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"In the age of the Fitbit and a growing cohort of active, engaged retirees eager to take their daily 10,000 steps, retirement communities have been slow to change," according to an article by John W. Wasik.
Despite 80 percent of retirees still living in car-dependent suburbs and rural areas, a new paradigm is emerging for retirement lifestyles: walkable, urban space. According to Wasik, a walkable, urban space "may range from existing neighborhoods in places like Brooklyn or San Francisco to newly built housing within city and suburban cores from coast to coast."
"Walkability, though, is much more than a hip marketing pitch. It’s linked to better health, social engagement and higher property values," according to Waski.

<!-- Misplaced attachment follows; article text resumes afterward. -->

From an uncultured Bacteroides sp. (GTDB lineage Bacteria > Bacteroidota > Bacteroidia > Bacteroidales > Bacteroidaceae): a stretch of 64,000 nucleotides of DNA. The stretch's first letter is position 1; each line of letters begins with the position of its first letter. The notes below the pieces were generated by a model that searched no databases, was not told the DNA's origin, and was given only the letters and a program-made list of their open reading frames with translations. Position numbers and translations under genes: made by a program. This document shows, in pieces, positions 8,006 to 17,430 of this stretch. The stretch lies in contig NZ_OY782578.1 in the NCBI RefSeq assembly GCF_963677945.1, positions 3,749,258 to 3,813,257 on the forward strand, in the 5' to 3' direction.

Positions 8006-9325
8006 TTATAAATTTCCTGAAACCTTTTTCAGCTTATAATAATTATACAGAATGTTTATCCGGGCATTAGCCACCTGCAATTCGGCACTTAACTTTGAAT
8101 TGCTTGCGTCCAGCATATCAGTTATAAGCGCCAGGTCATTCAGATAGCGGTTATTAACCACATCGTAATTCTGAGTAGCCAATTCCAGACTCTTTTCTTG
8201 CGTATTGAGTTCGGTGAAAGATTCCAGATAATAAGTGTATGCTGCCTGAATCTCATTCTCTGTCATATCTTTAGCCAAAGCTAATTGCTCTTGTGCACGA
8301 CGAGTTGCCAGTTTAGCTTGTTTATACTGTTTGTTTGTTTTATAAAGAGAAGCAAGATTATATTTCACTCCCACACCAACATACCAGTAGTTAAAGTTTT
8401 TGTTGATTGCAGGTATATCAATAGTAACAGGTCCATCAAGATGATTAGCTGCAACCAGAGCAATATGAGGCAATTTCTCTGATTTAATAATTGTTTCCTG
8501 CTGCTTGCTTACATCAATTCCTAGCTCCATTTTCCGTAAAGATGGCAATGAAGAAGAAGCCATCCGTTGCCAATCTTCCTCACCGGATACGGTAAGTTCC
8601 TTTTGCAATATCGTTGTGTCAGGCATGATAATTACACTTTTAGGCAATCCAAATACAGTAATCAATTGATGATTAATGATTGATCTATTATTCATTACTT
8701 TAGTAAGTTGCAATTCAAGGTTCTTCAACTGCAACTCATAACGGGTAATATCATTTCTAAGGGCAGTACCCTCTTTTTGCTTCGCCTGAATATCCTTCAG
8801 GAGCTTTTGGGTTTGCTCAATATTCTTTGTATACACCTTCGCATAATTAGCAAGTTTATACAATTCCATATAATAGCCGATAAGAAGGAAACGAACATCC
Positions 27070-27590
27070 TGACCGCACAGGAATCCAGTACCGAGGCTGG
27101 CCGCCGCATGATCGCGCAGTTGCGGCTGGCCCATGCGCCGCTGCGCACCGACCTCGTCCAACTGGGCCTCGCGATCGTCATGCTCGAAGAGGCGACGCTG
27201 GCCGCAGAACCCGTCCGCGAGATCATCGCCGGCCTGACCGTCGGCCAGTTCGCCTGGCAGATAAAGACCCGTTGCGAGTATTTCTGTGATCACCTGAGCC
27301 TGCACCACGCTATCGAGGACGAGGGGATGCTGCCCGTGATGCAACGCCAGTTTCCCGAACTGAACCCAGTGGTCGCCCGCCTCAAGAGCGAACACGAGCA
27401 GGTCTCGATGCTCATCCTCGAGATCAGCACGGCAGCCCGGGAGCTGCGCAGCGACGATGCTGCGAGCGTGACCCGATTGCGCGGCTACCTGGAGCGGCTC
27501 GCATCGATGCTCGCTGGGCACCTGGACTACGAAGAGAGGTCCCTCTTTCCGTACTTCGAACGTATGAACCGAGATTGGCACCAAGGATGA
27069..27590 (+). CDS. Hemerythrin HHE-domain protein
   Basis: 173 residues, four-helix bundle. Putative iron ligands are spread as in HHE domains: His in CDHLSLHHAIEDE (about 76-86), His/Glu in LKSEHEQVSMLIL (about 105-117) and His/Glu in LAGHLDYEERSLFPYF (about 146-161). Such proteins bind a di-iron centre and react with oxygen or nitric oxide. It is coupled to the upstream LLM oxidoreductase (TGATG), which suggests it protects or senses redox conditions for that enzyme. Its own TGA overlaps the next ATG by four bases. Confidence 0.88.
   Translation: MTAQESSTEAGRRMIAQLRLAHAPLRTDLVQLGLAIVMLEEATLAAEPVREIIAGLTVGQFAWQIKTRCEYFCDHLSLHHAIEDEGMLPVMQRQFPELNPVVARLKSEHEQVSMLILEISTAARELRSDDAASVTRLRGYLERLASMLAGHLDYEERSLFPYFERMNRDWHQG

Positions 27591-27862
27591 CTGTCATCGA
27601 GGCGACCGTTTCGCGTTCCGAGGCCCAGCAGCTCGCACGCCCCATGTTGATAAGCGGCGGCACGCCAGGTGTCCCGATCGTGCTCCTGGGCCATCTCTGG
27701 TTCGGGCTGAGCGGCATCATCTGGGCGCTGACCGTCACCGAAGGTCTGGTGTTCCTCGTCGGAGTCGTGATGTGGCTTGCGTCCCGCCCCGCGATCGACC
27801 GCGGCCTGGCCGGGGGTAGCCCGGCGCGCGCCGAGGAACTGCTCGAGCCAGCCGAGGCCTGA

The article cites the expertise of Christopher Leinberger, who has been a leading researcher on the topic of walkable urban places, including the "Foot Traffic Ahead 2016" report, which finds growing demand for the development pattern
There are many obstacles to the creation or preservation of walkable urban places, especially as designed to cater to seniors and retirees. "Age-friendly communities within cities may require extensive infrastructure improvements, including wider sidewalks, bike lanes, more public transportation options and longer pedestrian signal walk times," reports Waski.